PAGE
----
Central Bank keeps interest rate stable

Central Bank keeps interest rate stable

Central Bank keeps interest rate stable

In a widely expected move, the Turkish Central Bank yesterday decided to keep its policy rate, the one-week repo rate, unchanged at 14 percent.

For the last time, the bank cut the key rate by 100 basis points from 15 percent in December last year.

In a statement released after the Monetary Policy Committee (MPC) meeting on June 23, the bank said it expects the disinflation process to start on the back of strengthened measures for sustainable price and financial stability along with the decline in inflation owing to the base effect and the resolution of the ongoing regional conflict.

“Accordingly, the Committee has decided to keep the policy rate unchanged. To create an institutional basis for sustainable price stability, the comprehensive review of the policy framework continues with the aim of encouraging permanent and strengthened liraization in all policy tools of the bank,” the statement read.

The increase in inflation is driven by rising energy costs resulting from geopolitical developments, temporary effects of pricing formations that are not supported by economic fundamentals, and strong negative supply shocks caused by the rise in global energy, food and agricultural commodity prices, according to the bank.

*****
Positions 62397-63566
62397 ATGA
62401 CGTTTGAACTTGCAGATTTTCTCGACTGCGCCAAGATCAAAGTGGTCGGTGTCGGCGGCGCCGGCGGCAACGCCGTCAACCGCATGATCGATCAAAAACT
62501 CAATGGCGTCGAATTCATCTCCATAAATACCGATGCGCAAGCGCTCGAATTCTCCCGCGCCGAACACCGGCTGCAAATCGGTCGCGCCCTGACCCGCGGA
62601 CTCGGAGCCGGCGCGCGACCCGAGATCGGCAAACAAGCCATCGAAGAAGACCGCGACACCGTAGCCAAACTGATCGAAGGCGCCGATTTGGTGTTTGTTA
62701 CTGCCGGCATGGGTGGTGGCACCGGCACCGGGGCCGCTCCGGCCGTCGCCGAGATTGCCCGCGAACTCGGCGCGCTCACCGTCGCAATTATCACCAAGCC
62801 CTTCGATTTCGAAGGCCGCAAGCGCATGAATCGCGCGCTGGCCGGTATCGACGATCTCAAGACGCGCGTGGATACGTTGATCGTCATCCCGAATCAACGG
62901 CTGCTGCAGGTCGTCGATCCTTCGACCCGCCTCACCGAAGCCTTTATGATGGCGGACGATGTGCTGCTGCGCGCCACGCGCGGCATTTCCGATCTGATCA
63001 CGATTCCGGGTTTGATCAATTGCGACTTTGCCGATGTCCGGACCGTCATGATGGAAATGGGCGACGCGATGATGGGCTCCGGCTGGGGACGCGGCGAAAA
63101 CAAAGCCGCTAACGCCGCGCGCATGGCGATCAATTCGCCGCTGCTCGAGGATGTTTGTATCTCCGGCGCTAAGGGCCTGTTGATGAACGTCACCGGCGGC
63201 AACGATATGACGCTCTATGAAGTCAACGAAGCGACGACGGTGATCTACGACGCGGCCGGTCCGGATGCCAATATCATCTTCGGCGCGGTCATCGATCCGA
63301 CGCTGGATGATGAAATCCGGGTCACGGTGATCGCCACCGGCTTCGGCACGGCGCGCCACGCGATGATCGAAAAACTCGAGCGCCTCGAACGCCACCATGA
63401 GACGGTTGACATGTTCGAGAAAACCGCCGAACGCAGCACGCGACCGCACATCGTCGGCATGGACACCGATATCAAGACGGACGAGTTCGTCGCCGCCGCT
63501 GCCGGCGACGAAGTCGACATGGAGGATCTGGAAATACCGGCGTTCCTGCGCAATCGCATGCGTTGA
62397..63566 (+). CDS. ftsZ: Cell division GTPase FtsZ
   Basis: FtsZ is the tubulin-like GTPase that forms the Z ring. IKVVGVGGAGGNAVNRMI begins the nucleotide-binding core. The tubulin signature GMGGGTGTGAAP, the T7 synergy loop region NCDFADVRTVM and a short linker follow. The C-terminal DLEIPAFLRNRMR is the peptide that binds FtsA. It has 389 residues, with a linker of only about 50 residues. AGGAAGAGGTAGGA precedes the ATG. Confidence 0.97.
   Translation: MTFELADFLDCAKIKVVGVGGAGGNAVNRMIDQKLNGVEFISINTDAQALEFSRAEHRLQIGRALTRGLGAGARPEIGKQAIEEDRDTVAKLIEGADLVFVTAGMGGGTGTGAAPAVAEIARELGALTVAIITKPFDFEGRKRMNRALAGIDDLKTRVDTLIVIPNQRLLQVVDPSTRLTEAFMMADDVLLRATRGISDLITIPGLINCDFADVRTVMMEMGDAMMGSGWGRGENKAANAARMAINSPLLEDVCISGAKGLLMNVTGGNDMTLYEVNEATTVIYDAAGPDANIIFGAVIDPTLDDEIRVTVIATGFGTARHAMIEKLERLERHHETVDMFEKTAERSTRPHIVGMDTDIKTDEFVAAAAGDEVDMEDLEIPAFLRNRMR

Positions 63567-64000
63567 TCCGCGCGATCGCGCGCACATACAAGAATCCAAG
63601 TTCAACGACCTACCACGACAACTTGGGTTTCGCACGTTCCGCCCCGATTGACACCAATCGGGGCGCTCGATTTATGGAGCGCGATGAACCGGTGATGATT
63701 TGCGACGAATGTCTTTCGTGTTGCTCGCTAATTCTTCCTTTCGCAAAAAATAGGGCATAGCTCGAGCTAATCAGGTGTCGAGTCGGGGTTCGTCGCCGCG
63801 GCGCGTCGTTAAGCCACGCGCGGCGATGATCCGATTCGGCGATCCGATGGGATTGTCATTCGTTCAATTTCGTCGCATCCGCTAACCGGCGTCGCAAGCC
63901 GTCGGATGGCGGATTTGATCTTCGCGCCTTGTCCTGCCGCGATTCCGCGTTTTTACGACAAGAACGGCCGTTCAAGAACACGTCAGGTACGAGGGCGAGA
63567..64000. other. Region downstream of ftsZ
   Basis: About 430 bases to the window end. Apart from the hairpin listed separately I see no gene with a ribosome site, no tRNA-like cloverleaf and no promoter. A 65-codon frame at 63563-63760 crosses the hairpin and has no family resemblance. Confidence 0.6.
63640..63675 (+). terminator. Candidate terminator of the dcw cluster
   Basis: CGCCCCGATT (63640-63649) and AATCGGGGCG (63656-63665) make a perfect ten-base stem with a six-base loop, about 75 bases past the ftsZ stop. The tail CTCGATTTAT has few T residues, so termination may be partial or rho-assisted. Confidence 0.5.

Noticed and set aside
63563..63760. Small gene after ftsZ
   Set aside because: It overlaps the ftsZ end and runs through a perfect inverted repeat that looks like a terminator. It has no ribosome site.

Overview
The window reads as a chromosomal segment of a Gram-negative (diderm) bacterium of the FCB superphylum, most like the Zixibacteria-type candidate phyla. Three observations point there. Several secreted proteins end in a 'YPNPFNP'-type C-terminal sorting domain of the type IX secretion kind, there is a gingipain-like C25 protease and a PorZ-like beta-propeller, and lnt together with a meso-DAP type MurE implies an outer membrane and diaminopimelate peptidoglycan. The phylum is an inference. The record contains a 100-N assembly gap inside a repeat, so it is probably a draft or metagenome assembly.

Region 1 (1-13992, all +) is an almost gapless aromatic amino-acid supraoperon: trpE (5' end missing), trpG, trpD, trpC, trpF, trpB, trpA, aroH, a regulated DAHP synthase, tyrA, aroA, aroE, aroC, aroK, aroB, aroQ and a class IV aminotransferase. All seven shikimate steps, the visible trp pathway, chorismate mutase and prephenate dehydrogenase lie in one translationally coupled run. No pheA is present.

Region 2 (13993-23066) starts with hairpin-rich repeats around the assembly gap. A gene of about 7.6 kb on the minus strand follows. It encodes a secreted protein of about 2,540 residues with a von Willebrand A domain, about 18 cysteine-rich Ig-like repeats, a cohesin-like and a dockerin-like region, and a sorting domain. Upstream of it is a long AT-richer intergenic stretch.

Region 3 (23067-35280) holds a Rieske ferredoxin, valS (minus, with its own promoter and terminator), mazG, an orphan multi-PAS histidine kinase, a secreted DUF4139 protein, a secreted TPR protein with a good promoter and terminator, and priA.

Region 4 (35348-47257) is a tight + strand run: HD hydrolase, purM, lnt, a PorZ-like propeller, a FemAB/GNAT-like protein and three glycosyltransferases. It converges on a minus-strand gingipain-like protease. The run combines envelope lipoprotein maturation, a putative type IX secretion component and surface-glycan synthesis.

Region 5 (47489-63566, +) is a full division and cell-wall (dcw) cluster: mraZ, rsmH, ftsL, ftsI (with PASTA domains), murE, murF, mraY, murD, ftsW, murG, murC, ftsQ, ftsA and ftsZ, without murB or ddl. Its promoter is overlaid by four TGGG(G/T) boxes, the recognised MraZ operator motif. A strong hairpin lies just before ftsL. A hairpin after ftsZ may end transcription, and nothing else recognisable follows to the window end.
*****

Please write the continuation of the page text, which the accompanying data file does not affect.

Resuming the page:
“Global growth forecasts for the upcoming period are being revised downwards. Increasing concern over global food security driven by trade restrictions, high course of commodity prices, the persistence of supply constraints in some sectors, particularly in food and energy, and high transportation costs have led to producer and consumer price increases internationally,” it said.

“The effects of high global inflation on inflation expectations and international financial markets are closely monitored.”

Meanwhile, Treasury and Finance Minister Nureddin Nebati said that exchange rate pressures on inflation will decrease with the decreasing external financing need.

“All over the world, we see that both consumers and producers experience economic difficulties due to high inflation,” Nebati said while presenting the government’s additional budget to a parliamentary committee yesterday.

“The supply problems that have increased with the epidemic in the world continue due to the war. Sanctions against Russia cause especially high energy and food prices.”

The government’s new economic model “aims to balance the current account, reduce the need for external financing, eliminate dependence on foreign savings and make strong employment growth sustainable by encouraging investment, high value-added production and increase in exports,” Nebati also said.

“The acceleration of foreign exchange earning sectors such as industry and tourism reveals the importance of the steps we have taken within the scope of the model. We anticipate that the exchange rate pressures on inflation will decrease with the decreasing external financing need,” he said.

Economy, Interest Rates,